I'm off to be the wizard! It's 34 years since Russell Grant trod the London Palladium boards, now he's returning as the new Wizard of Oz
Russell Grant tentatively steps onto the legendary stage of an almost deserted London Palladium, 34 years after his last performance there.
He wipes tears from his eyes and whispers to himself, 'Well, well, well, I never thought I'd come back here like this.'
He tells me later, 'Do you know what it's like being up there again It's like love. Love the second time around. When it's sweeter.'
Russell Grant's comeback story could have been stolen from a hard-to- believe TV movie as he nearly ended it all before re-emerging as a superstar
The astrologer's comeback story could have been stolen from a hard-to- believe TV movie: the king of 1980s breakfast TV hits rock bottom for almost two decades, ballooning to 26 stone and nearly ending it all, before re-emerging as a superstar thanks to an unlikely appearance on a dancing show where he was blown out of a cannon for 13 million viewers.
What's more, that stint on Strictly Come Dancing captivated the attention of Andrew Lloyd Webber, who invited the comeback kid to the one place he never thought he'd find himself again… the West End stage. Russell can't believe his fairytale has come true.
During our interview he's in tears three times, overwhelmed by how different his life is today from a year ago. He's in the middle of a brutal rehearsal schedule for a three-month stint replacing the legendary Michael Crawford as the Wizard of Oz. Andrew has even re-written parts of the musical to incorporate Russell's unique dance moves and former Strictly judge Arlene Phillips is honing the routine.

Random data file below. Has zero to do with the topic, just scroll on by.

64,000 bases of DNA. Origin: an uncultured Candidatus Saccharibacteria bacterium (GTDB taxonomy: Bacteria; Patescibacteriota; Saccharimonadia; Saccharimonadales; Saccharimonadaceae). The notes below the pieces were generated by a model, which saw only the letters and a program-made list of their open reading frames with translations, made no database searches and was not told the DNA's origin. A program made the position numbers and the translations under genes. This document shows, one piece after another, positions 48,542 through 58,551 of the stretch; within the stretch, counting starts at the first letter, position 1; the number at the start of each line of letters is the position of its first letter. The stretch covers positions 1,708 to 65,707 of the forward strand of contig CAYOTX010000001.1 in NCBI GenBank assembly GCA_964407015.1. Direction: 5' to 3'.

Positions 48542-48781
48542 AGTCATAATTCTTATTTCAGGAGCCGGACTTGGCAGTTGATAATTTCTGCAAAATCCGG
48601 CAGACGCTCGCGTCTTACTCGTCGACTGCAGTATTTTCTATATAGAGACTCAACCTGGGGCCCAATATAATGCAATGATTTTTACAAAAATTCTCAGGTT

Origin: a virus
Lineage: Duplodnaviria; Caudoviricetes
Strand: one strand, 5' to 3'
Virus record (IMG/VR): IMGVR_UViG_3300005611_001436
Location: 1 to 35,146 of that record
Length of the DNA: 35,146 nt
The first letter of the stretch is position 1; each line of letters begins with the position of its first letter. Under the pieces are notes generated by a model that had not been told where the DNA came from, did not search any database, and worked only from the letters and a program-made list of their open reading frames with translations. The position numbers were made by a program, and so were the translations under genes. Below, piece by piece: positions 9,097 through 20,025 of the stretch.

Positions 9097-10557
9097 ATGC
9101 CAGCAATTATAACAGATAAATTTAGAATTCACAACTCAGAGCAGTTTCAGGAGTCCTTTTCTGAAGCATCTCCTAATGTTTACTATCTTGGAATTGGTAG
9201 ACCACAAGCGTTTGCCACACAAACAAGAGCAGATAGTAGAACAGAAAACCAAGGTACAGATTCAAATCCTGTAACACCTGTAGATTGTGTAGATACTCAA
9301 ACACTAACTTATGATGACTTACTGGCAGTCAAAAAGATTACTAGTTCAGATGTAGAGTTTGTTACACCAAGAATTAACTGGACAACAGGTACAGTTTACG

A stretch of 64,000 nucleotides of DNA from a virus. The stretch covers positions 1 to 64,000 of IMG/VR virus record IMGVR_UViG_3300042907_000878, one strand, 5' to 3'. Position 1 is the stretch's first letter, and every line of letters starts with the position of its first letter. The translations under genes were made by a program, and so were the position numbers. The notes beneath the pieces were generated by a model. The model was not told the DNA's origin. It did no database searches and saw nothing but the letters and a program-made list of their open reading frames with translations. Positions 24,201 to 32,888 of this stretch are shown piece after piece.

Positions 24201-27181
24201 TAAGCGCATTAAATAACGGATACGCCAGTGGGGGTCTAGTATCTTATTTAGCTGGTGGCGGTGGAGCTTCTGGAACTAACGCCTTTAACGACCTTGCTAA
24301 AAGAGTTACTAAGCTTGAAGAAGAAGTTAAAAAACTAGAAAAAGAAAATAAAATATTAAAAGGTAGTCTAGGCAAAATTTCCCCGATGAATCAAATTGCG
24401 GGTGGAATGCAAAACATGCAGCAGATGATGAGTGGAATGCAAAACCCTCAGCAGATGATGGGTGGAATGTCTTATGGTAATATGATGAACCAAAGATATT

Russell Grant with Andrew Lloyd Webber
Just two weeks earlier, Russell had been summoned from his home in North Wales to Lord Lloyd-Webber's Sydmonton Court estate in Berkshire, a place he last visited 25 years ago, when 'Andrew used to hold debates and summer parties there'. Despite it being a dream role, Russell, who is now 15 stone and getting lighter by the week, had to be convinced to take it on with just a ten-day rehearsal period.
'I was worried as I was due to have an operation on my knee, which has now been delayed,' he says. The former Butlin's Redcoat, who has appeared in more than 30 musicals and comedies, was first at the Palladium in the ensemble for Hans Andersen with Tommy Steele in 1978. 'I'm 61 now. At this age you know your limitations. But you also sense your mortality. So there was a two-way thing going on. I was trying to talk myself out of it, thinking, “Can't I just go back to Wales”'
But Russell was convinced by Andrew, with a bit of help from his close friend Lulu. For the first time in years he's moved to London, leaving his partner at their 30-acre Snowdonia estate. Doug Beaumont was an actor when they met but now manages aspects of Russell's career, including his famous website. They've been together for 40 years.
I thought, “I've got to do better.” The one thing I knew I was missing was showbiz.
'He hates to be talked about,' Russell says, before whispering mischievously, 'just let me say this: it was him who wanted me to do it. He said, “It's the London Palladium. If you look back in a year's time after deciding not to do it, how will you feel”'
The tears return. Is he proud of you 'He must be,' Russell smiles. For years, Russell cut himself off from the rest of the world, as his career floundered and both his grandmothers – the two people in the world he was closest to – died from Alzheimer's.
'I distanced myself from people close to me. I thought, “Leave. Me. Alone!” My friends would say, “We're here when you need us”, but I wouldn't want to talk to them. I wouldn't even want to go out.' He remembers the exact date he decided to turn his life around: 5 January, 2009.